In our back yard this fine evening, I saw the little birdies playing and basking in the sun, merrily singing and eating the seed my wife set out for them, and my thoughts ever-so briefly turned to…
Smale Byrdys y-Stwyde
Take smale byrdys, an pulle hem an drawe hem clene, an washe hem fayre, an schoppe of ∫e leggys, and frye hem in a panne of freysshe grece ry3t wyl; ∫an ley hem on a fayre lynen clothe, an lette ∫e grece renne owt; ∫an take onyonys, an mynce hem smale, an frye hem on fayre freysshe grece, an caste hem on an er∫en potte; ∫an take a gode porcyon of canel, an wyne, an draw ∫orw a straynoure, an caste in-to ∫e potte with ∫e onyonys; ∫an caste ∫e bryddys ∫er-to, an clowys, an maces, an a lytil quantyte of powder pepir ∫er-to, an lete hem boyle to-gederys y-now; ∫an caste ∫er-to whyte sugre, an powder gyngere, salt, safron, an serue it forth.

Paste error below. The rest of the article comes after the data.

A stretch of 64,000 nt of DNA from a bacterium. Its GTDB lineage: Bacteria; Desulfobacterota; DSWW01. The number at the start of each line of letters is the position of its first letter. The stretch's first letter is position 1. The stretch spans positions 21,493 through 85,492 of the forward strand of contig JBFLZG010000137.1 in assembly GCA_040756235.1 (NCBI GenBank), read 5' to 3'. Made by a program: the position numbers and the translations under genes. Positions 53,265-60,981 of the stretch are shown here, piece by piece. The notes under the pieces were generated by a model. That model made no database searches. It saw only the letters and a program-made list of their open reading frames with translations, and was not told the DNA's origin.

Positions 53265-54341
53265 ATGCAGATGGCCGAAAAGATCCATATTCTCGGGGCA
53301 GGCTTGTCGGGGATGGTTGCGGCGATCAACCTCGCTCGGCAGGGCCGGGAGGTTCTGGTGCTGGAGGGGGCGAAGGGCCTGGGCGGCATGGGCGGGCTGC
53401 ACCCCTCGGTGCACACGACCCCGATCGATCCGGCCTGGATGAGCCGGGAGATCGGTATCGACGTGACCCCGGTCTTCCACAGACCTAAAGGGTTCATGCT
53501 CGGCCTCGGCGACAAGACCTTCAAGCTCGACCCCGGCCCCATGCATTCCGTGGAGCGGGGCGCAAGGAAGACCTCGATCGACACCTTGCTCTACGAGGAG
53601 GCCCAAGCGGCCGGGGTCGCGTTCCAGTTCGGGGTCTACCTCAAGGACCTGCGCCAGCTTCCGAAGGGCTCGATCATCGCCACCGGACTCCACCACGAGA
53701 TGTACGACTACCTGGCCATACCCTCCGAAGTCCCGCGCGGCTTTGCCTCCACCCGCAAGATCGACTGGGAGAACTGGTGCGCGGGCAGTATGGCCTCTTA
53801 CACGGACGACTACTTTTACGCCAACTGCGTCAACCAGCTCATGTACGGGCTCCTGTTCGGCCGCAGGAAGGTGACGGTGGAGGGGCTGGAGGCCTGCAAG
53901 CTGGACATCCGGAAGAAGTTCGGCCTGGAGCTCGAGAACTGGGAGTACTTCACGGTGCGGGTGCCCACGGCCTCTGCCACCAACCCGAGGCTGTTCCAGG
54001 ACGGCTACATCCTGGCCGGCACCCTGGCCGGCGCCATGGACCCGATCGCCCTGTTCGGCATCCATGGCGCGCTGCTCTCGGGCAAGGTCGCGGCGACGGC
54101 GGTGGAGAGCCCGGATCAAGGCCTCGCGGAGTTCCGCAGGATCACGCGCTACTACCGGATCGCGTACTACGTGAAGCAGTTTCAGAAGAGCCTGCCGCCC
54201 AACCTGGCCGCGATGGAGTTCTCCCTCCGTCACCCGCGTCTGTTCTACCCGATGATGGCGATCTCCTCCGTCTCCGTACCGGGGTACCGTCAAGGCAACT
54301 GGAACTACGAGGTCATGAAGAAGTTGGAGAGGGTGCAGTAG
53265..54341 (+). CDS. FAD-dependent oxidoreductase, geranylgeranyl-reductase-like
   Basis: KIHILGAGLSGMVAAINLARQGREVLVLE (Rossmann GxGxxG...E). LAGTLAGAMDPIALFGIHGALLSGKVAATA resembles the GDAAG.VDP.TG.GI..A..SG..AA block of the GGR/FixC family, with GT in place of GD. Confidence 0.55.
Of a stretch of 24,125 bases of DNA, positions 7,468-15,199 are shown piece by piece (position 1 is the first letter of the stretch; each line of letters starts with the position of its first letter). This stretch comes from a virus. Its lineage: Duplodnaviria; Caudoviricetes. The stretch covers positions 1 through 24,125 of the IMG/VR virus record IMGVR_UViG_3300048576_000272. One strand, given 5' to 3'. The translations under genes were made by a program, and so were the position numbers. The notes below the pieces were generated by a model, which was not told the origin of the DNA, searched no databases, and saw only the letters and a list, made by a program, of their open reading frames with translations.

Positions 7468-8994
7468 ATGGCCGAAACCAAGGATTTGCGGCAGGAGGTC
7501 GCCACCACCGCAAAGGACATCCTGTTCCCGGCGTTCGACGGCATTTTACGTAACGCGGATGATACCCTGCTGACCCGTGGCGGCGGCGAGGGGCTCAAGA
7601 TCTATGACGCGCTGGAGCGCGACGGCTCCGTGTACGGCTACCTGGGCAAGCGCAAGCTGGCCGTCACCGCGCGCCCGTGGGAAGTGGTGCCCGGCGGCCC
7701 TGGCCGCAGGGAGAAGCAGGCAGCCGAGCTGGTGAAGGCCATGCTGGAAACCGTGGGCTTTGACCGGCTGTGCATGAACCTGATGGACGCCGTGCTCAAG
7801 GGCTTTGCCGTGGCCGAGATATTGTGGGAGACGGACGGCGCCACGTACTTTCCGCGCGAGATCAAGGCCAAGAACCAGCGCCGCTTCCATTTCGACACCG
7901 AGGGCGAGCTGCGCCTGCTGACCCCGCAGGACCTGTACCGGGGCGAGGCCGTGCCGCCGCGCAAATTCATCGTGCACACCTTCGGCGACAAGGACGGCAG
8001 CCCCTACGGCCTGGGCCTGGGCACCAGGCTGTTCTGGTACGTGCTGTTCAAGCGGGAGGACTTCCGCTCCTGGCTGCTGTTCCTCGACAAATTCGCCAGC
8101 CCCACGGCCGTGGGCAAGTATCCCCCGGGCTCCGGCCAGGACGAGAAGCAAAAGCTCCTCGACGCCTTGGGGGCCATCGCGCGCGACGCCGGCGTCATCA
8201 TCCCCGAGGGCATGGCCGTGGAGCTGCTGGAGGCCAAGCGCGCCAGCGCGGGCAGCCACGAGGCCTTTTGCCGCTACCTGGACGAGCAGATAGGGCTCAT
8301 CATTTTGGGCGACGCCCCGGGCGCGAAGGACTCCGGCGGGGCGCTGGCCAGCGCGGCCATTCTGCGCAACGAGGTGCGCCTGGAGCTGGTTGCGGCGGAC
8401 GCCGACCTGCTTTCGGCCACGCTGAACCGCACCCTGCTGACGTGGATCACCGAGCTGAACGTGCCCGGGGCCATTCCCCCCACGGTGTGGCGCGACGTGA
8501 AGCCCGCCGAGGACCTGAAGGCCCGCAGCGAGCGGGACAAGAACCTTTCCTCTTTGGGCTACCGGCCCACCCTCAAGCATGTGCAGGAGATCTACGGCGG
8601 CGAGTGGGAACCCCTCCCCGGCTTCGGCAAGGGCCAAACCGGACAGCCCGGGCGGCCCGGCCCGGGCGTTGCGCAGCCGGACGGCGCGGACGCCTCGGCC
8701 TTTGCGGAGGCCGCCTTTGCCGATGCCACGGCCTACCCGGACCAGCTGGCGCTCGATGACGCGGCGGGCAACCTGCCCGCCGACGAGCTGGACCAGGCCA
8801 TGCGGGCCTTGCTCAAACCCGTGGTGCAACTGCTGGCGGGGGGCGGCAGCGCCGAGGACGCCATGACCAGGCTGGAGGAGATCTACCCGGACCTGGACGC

[I’m no expert, but I believe that says: Small Birds Stewed. Take small birds, and pull them and draw them clean, and wash them fair, and chop off the legs, and fry them in a pan of fresh grease right well, then lay them on fair linen cloth and let the grease run out; then take onions, and mince them small, and fry them on fair fresh grease, and cast them in an earthen pot; then take a good portion of cinnamon, and wine, and draw through a strainer, and cast into the pot with the onions; then cast the birds thereto, and cloves, and mace, and a little quantity of powdered pepper thereto, and let them boil together now, then cast thereto white sugar, and powdered ginger, salt, saffron, and serve it forth.]
Perfect for the fruits of a late-afternoon hunt with the Wonderful Six-Shot Slingshot. You’re welcome!